So, which is it? Is the Gateway an MLS or not? I’ve heard Gary Thomas speak a couple of times on the Gateway and he’s equivocated a few times, saying it isn’t an MLS but he hopes it will become an MLS. Something like that. The PAG report, of which I’ve seen a paper but not a digital copy (sorry, no link), says that the Gateway is not intended to replace MLSs.

Of course, this contrasts with the much stronger language coming out of the California Association of REALTORS and its call for a single MLS in the state, acknowledging right up front that the goal is to eliminate the existing MLSs. Though I do not agree with the conclusion, at least CAR is being clear in their intent. What is NAR’s intent with Gateway? Am I just missing something that this seems so muddied and unclear? Given the importance of this issue for so many involved, shouldn’t this be crystal clear?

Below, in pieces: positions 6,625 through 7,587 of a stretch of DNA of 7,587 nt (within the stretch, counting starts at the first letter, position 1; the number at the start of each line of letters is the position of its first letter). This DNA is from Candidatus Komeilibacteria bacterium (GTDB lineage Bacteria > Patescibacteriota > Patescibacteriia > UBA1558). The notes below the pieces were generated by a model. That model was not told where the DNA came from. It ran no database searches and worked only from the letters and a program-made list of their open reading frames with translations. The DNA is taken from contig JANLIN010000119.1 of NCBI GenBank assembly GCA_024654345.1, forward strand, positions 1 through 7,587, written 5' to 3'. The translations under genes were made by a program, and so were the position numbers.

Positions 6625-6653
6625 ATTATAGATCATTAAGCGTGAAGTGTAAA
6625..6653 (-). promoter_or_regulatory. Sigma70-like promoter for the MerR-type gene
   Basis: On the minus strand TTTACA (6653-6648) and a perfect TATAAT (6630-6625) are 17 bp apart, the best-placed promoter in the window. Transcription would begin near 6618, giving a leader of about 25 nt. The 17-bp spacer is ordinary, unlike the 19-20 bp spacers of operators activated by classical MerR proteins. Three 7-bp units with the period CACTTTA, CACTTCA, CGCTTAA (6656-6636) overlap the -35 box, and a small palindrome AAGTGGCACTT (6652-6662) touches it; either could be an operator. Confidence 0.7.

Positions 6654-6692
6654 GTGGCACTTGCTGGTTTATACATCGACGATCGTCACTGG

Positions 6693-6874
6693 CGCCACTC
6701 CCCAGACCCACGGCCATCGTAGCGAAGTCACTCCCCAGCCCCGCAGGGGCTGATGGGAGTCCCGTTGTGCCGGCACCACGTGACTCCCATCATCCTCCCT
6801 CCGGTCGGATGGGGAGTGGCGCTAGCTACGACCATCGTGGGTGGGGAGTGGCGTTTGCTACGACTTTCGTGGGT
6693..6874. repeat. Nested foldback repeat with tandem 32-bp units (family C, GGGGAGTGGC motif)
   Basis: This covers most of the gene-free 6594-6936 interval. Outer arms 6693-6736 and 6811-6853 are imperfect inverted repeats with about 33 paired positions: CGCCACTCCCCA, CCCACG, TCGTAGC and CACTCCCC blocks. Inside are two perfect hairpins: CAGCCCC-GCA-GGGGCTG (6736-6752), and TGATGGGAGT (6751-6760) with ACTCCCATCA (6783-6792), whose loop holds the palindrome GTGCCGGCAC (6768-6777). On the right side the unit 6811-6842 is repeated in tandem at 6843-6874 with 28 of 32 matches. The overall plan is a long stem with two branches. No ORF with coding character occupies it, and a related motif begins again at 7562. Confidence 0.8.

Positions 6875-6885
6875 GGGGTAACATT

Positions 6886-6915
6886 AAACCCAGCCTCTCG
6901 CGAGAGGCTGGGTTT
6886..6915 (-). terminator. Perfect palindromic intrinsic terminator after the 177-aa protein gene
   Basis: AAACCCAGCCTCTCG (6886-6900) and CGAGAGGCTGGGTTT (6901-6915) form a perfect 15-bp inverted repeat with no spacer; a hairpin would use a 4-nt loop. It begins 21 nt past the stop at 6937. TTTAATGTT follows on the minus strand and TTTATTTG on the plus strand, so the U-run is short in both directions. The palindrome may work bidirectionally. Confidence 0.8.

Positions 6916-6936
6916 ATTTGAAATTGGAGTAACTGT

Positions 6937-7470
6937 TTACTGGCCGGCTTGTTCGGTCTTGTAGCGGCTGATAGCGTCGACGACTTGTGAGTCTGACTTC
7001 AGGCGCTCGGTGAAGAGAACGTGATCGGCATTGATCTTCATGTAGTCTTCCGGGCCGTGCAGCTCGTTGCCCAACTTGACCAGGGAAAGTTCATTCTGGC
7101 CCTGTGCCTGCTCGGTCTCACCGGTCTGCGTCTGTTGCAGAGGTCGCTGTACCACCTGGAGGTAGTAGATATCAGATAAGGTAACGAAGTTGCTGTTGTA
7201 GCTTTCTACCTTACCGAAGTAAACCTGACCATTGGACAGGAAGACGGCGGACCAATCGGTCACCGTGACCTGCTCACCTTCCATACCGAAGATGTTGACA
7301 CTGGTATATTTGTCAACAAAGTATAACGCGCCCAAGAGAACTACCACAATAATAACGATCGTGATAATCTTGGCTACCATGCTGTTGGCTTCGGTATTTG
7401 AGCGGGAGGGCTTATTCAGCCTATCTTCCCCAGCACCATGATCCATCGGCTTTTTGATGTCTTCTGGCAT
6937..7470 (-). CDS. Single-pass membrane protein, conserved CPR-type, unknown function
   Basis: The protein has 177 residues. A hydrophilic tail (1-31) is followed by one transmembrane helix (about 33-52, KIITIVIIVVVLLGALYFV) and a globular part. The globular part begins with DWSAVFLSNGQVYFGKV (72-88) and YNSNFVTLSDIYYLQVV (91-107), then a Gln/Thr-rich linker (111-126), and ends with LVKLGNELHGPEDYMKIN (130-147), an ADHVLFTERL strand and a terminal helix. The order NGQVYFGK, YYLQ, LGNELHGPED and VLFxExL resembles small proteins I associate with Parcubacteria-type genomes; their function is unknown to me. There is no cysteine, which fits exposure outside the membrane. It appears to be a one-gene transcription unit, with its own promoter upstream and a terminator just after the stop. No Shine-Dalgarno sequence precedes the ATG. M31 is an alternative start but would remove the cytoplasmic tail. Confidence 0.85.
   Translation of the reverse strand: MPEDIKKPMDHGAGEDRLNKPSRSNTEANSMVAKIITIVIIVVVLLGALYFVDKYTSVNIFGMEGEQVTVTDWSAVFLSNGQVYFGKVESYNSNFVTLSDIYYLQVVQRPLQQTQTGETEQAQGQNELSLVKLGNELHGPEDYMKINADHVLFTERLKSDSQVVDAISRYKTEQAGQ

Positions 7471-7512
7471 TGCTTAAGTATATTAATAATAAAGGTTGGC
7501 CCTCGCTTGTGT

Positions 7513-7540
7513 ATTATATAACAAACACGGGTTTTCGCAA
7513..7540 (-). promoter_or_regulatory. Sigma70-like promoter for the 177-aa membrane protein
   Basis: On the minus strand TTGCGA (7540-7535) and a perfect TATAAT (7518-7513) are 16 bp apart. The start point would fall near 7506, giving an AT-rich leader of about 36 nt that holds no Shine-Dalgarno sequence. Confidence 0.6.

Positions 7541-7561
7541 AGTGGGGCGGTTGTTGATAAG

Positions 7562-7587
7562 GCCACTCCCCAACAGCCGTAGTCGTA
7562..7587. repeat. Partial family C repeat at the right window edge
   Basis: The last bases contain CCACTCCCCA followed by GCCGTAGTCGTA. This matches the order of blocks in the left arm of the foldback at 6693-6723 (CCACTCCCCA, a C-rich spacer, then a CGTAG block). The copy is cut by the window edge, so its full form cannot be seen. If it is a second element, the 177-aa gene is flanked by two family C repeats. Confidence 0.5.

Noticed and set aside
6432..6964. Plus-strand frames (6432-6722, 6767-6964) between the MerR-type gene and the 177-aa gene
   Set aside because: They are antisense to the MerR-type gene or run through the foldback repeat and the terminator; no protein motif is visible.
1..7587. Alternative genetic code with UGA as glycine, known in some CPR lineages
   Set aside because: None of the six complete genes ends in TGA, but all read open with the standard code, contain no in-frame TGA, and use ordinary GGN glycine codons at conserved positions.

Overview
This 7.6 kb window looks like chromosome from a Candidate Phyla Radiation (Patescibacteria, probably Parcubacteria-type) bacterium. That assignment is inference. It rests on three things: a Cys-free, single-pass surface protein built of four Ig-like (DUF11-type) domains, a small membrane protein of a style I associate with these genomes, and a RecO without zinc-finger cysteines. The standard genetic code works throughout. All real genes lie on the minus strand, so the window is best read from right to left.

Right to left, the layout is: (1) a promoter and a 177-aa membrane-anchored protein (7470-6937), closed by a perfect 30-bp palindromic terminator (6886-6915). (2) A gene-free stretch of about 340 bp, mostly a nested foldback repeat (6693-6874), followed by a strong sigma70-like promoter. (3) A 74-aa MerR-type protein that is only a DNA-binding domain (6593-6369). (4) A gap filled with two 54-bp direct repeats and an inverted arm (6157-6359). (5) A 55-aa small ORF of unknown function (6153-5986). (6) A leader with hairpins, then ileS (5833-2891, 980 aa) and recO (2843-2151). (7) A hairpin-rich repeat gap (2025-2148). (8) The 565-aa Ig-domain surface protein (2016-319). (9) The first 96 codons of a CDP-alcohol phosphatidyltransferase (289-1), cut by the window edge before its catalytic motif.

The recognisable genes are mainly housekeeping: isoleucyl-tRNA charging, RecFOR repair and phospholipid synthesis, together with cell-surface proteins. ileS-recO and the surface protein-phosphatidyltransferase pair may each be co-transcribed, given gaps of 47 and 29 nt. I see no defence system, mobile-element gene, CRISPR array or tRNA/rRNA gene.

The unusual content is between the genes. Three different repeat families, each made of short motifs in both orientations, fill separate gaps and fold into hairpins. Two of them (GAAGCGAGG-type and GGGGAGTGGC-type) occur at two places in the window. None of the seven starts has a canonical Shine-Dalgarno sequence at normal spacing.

I’ve written previously about the MLS regionalization efforts going on in California and elsewhere, and I wonder how connected those efforts are with NAR’s Gateway project? From where I sit, they don’t seem too connected, currently. Rather, each of the regionalization efforts seem to be pursuing independent paths, which seems inefficient if NAR actually is planning to spend membership money on a national MLS. I do know that many of the regionalization efforts are focusing on RETS and helping to define payloads, which is great, but is NAR’s Gateway on board with RETS, too? In what way? Who is NAR’s Gateway representative to the RETS community?